For instance, Ngabonzima says, they can plan on how their children will spend their time productively, by assigning specific tasks and chores to go with academic work.
“A good parent will always take a look at their children’s report cards, this will even guide them on how to help them. It will also determine if such children need more help academically,” he says.
Ngabonzima says parents should keep their children’s behaviour under control, especially during the holidays. He says this is the time where most of them, especially teens, get tempted to join bad company and end up drinking alcohol or indulging in other risky and dangerous habits.
How to handle this
Ngabonzima says being uninformed also has an impact on the process of handling students at home.
He says parents should be able to associate a certain attitude with a disorder, or with age. In this case, such parents will give efficient support — emotional, psychological, among others.
He notes that corporal punishments should be avoided; in case of indiscipline, parents should interact with their children and find out what makes them misbehave.
“By doing this, it’s easy to figure out an appropriate way to handle the problem, and at the same time, help the child realise their mistake and find ways to not repeat it,” he says.
Hakizimana says it’s of utmost importance for some parents to also get guidance on how they can help their children at home.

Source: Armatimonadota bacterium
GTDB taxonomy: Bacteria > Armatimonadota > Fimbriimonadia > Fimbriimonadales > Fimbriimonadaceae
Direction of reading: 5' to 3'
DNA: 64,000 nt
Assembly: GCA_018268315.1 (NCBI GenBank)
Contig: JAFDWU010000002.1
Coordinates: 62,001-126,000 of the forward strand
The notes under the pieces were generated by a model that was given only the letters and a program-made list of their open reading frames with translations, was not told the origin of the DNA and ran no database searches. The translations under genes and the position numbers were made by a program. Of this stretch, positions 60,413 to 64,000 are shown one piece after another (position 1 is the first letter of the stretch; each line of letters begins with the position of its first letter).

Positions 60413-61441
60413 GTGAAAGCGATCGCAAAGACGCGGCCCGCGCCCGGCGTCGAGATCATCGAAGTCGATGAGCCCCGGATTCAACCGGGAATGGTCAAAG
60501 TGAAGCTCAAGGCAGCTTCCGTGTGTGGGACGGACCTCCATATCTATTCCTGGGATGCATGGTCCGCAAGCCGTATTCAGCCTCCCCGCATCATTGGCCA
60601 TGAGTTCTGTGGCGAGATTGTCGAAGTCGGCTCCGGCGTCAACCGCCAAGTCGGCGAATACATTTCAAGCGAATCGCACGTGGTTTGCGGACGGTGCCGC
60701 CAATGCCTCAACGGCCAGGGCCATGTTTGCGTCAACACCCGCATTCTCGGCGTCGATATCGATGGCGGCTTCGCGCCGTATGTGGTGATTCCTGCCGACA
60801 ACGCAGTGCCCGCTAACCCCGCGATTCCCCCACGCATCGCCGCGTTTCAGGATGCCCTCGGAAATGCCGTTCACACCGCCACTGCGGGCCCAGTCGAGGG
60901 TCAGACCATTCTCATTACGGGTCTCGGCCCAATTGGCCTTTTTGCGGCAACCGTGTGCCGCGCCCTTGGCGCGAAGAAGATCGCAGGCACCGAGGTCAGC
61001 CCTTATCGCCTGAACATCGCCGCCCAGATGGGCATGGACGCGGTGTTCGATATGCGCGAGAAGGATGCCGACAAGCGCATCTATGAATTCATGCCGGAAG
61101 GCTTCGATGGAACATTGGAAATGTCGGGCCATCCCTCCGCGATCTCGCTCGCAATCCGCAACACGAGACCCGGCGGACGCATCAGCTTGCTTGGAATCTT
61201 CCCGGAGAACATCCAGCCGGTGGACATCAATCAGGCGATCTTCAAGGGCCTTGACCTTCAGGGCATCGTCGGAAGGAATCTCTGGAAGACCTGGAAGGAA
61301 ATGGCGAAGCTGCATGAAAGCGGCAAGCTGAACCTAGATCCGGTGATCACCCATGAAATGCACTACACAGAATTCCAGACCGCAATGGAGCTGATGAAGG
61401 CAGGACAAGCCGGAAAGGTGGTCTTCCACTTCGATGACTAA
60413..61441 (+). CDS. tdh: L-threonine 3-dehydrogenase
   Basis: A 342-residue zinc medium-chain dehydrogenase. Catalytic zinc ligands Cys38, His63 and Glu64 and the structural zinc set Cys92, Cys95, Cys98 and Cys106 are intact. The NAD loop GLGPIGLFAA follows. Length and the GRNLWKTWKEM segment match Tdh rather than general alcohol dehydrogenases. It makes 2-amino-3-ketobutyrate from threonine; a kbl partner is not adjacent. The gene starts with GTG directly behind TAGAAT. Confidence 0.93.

Also, he says, encourage learners to read for fun; buy them story books or novels, not just text books.
“This is because many learners, even those in secondary school, have a problem when it comes to reading and writing, so using their free time to go through simple books can boost their reading skills,” he says.
Hakizimana adds that parents should understand what their children are capable of and drive them to do it, especially when it comes to extra-curricular activities.
Vuguziga says parents shouldn’t use this time to force their children to take up courses they aren’t interested in, just because they think they are profitable.
They should instead encourage them to follow their heart and go for what they are comfortable with.
“As far as parental involvement in children’s education is concerned, they need to know what their children can do and follow up on it. And this should be done right from the early years,” she says.
Niyongabo says all this can be achieved by parents working closely with teachers and using students’ report cards to analyse their performance to provide the way forward.
“Using the above means will be helpful, but also, it’s important to have clear communication and discussions with learners to know their sentiments as well, he says.
Ngabonzima says Local Government should also step in, especially during the holiday, to organise community activities mainly focusing on awareness campaigns, such as new HIV/AIDS prevention, how to work together as a community, issues affecting the youth, among other initiatives.
This, he says, should be made entertaining and informative, so that the youth get the enthusiasm to attend such events.